David Brooks said that corporations are interested in the welfare of people generally because, after all, they wanted to sell to them. Mark Shields mentioned that he did not see corporations pushing for the Equal Rights Act, or supporting the Voting Rights Act.

Sue’s response was, “Of course not. Corporations are selfish, greedy bastards!”

While her remarks can be taken as somewhat cynical, and may well be offensive to those who disagree, there is unquestionably some truth in her statement.

After all, law and precedent have repeatedly clarified that the primary responsibility of corporations in the United States is to maximize return on investment for their stockholders. This imperative is so overwhelming that it actually overrides the corporations’ responsibility to obey the law.

History holds many examples of corporations selling defective products that injure or kill people, even when the corporations had full knowledge that their products would do so. A review of the records shows that they often continued to manufacture and sell those products because it was more profitable than redesign, repair, or discontinuing them.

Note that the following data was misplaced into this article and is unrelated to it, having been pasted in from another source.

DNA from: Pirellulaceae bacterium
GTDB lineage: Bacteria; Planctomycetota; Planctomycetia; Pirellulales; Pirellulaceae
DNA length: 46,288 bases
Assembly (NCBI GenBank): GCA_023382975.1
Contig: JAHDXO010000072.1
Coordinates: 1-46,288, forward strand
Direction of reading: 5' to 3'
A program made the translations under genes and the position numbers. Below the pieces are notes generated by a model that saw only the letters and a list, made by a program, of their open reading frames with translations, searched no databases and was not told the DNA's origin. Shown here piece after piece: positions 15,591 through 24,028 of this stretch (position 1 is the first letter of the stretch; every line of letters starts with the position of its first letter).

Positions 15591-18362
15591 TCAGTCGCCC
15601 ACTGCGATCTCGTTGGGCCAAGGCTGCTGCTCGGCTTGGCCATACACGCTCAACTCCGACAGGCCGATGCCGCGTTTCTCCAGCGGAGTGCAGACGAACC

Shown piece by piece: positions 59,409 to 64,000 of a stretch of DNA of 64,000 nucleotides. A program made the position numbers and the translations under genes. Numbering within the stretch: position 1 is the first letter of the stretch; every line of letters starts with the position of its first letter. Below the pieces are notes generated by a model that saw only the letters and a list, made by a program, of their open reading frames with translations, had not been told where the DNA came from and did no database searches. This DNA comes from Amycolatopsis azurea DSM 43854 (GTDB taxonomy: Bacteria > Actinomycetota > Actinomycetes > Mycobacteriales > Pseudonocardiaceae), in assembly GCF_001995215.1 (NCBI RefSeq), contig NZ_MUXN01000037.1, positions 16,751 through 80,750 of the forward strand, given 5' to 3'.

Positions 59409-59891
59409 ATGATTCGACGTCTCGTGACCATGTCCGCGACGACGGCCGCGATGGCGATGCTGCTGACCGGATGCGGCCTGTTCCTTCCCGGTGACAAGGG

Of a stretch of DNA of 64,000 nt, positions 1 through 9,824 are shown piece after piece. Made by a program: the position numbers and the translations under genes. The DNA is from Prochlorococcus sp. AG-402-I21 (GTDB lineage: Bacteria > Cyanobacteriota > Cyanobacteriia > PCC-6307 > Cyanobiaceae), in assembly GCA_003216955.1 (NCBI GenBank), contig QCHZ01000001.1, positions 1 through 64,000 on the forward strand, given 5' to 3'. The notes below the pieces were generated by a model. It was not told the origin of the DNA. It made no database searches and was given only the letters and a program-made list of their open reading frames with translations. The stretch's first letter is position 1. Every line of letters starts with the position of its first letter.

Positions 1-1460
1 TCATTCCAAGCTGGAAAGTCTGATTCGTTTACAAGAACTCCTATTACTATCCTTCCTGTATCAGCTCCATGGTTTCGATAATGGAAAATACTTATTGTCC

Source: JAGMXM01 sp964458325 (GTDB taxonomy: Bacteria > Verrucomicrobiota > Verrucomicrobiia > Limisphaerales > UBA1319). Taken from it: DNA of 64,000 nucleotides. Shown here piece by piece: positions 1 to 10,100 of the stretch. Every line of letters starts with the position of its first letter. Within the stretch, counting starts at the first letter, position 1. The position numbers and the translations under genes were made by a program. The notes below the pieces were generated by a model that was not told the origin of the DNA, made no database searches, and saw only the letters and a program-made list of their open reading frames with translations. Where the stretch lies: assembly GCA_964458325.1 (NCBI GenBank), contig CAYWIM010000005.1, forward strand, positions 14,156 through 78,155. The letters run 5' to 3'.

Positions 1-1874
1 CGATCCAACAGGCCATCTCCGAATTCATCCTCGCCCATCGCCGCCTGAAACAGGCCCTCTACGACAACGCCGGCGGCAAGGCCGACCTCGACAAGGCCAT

It is hard to disagree with the “selfish, greedy” part. The “bastard” part should probably be considered artistic license.

What do you think?

Let’s Run Government Like a Business

For years, those running for political office, particularly conservatives, used the phrase “Government should be run like a business.”

Let’s take a look at that.

On the surface, it sounds good: business has to be very realistic about costs, minimizing the cost of producing and distributing the product or service it provides, while reaching the broadest possible customer base.

So what could be bad about that?